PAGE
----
The Washington PostDemocracy Dies in Darkness

Opinion Biden’s anti-corruption plan appears to have some teeth. Here’s hoping they bite.

President Biden speaks at the White House in Washington on May 10. (Kevin Lamarque/Reuters)
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Corruption is the global reality of our time. The power of the nation-state wasn’t replaced by terrorist groups, or corporations, or international organizations flying black helicopters, as people have variously theorized. It was supplanted by the anarchic rule of oligarchs and crooks who have created a transnational empire of thievery.

President Biden introduced a big idea into the global debate Thursday when he declared that combating corruption is a “core U.S. national security interest” and “essential to the preservation of our democracy.” He directed every agency of the U.S. government to mobilize for this battle against the kleptocrats — including the CIA, the National Security Agency, the Treasury Department and the military.

Warning to Russian President Vladimir Putin and the dozens of other klepto-dictators around the world: This means you. The U.S. intelligence community has just been tasked to investigate how and where you hide your money.

If Biden is serious — and frankly, that’s still a big “if” — this could mark a significant turn in U.S. foreign policy. For the sad truth is that the corrupt oligarchs of the world do their business in dollars. U.S.-trained lawyers create their shell companies; U.S.-educated bankers help them hide their assets; U.S. foreign policy often tolerates or even encourages their thievery. This is one crusade that truly must begin at home.

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A memorandum issued by the White House on Thursday concedes that the United States helps enable this invisible network of graft. “Anonymous shell companies, opaque financial systems, and professional service providers enable the movement and laundering of illicit wealth, including in the United States and other rule-of-law based democracies,” it says.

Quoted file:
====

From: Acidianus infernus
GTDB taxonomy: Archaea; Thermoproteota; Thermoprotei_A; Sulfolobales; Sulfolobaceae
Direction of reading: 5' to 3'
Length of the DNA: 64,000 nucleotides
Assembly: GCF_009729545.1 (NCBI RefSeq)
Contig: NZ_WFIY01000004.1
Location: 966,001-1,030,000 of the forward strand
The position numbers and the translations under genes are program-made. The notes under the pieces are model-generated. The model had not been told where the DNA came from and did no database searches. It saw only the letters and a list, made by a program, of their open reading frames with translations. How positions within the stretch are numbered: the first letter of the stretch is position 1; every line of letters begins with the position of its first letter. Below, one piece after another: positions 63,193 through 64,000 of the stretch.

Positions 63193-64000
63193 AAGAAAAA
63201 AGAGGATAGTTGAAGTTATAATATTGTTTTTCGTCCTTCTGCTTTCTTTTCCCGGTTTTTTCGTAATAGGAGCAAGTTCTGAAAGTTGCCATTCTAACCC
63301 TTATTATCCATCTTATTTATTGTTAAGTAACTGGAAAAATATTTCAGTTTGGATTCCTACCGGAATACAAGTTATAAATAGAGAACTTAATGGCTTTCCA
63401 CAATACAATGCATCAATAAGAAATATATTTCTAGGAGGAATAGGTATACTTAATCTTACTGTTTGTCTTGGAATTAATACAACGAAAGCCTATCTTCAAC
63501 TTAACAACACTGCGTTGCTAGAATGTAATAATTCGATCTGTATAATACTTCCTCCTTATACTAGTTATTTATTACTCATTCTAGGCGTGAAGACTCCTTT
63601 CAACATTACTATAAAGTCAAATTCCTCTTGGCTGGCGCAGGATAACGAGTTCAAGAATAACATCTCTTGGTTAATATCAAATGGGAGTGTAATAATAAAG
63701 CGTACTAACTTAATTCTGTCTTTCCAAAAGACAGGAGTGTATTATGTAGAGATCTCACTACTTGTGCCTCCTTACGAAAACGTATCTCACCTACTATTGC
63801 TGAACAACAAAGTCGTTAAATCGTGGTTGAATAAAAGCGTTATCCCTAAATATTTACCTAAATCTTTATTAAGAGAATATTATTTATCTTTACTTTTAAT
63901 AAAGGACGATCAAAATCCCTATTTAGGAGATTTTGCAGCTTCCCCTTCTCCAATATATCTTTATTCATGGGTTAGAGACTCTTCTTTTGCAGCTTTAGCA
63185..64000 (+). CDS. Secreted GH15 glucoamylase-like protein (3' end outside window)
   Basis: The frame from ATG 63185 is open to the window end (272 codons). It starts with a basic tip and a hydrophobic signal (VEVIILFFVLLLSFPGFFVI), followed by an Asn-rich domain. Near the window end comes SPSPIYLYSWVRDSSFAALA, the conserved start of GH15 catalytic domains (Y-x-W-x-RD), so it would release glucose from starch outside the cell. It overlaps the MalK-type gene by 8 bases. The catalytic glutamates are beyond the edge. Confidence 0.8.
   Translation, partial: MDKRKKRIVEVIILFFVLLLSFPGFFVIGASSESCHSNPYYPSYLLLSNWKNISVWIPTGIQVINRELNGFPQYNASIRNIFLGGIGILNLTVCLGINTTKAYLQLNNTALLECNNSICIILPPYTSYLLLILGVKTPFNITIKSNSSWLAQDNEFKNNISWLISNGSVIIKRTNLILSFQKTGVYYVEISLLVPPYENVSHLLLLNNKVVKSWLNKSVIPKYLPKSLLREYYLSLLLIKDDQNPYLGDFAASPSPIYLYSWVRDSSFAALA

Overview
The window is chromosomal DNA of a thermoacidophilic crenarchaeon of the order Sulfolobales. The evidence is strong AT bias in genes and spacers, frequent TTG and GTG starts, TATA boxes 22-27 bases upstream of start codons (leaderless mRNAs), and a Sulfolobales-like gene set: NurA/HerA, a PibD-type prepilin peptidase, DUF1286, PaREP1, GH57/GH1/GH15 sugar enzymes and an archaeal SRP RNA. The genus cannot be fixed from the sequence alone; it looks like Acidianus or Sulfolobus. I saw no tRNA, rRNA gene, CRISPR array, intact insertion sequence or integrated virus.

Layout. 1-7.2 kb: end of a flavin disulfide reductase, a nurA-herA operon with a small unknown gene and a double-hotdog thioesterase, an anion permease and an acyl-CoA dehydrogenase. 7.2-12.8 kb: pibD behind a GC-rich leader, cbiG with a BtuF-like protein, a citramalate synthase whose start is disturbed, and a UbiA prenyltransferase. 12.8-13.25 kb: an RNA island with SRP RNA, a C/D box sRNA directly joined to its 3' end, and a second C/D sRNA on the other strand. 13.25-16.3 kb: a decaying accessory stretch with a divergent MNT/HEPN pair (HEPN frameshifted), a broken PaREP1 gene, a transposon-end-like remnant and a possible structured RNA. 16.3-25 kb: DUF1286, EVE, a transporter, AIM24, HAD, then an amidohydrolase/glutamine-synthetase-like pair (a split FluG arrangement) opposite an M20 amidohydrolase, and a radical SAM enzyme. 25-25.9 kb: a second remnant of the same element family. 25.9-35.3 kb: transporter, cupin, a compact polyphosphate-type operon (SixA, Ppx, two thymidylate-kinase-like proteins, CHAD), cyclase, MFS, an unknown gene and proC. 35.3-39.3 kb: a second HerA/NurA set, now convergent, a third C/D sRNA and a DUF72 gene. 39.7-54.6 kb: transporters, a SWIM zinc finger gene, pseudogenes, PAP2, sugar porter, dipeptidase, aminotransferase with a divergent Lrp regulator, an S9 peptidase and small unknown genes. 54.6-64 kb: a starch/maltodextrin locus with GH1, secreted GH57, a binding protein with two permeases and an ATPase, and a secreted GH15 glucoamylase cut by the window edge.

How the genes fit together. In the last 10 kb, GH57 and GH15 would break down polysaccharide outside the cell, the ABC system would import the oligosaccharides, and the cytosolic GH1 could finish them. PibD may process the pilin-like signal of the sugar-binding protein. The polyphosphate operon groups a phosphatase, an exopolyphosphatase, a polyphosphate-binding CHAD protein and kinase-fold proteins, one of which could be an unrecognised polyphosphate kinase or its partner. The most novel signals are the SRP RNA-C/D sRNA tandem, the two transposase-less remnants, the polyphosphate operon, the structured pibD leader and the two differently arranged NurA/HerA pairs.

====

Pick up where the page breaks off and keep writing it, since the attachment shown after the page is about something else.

U.S. efforts to combat international corruption aren’t new. During the Clinton administration, the Treasury Department launched a Financial Action Task Force to “name and shame” money launderers. The Obama administration tried to strengthen the 1977 Foreign Corrupt Practices Act, which, in theory at least, prohibits U.S. companies from paying bribes overseas. But global crooks have proved to be more adept than U.S. law enforcement.

If you travel the world, you hear the outcry against the well-heeled thieves almost everywhere you go. Street protesters brought down a government in Lebanon; they defied an Iranian-backed regime in Iraq; they braved riot police in Russia and Belarus.

What’s the common demand of these protesters, when you strip away the local rhetoric? They want a fair deal, in which the fruits of peoples’ work aren’t skimmed by powerful business or political interests.

One of the clearest expressions of this anger I ever heard was from an Iranian scientist during a trip to Tehran some years ago. He talked of a technological breakthrough he’d achieved in his lab. When asked whether he was going to start a company to develop this breakthrough, he shook his head sadly. Corrupt government officials would have demanded such a large cut in the business that it would not have been worth it.

U.S. foreign policy often begins with the noble goal of advancing democracy and freedom. But those abstractions have little meaning if you’re an honest citizen and you see the big shots (with friends at the U.S. embassy) stealing from the national treasury and your own business. From what I’ve seen over the years, this gross corruption is the biggest single reason our wars in Iraq and Afghanistan went so wrong. Rather than fostering democracy, they enriched a new class of thieves.

If you want to see where a lot of the money spent during the “endless wars” went, pay a visit to Dubai, or the French Riviera, or Miami, or the fanciest apartment towers in Manhattan. No wonder Americans have gotten cynical about “nation building.”

The new push against corruption may seem to have appeared out of thin air, but Biden and national security adviser Jake Sullivan have been developing these themes in articles over the past several years.

Biden co-authored a January 2018 piece in Foreign Affairs arguing that Putin was “weaponizing information, cyberspace, energy, and corruption.” Sullivan co-authored a September 2019 piece in The Post that said bluntly: “The United States has become one of the world’s leading destinations for hiding and legitimizing stolen wealth” and that “foreign corruption is a threat to our democracy, our security and our values.”

The initiative announced Thursday should give heartburn, and worse, to some bankers and lawyers in places such as Geneva, the Cayman Islands and, yes, New York City. It proposes better intelligence collection about the crooks, new tools to expose their shell companies and new penalties for illicit activity.

Biden’s anti-corruption plan appears to have some teeth. Here’s hoping they bite.

Read more:

Jennifer Rubin: A democracy-based national security agenda must start at home

Paul Waldman: How Trump’s epic corruption reveals hidden weaknesses in the system

The Post’s View: Ukraine’s anti-corruption push is stalled. Biden can help get it going again.

Amol Mehra: My law degree wasn’t meant for money laundering. But boy, it would make it easy.

Natalie Duffy and Nate Sibley: Five myths about kleptocracy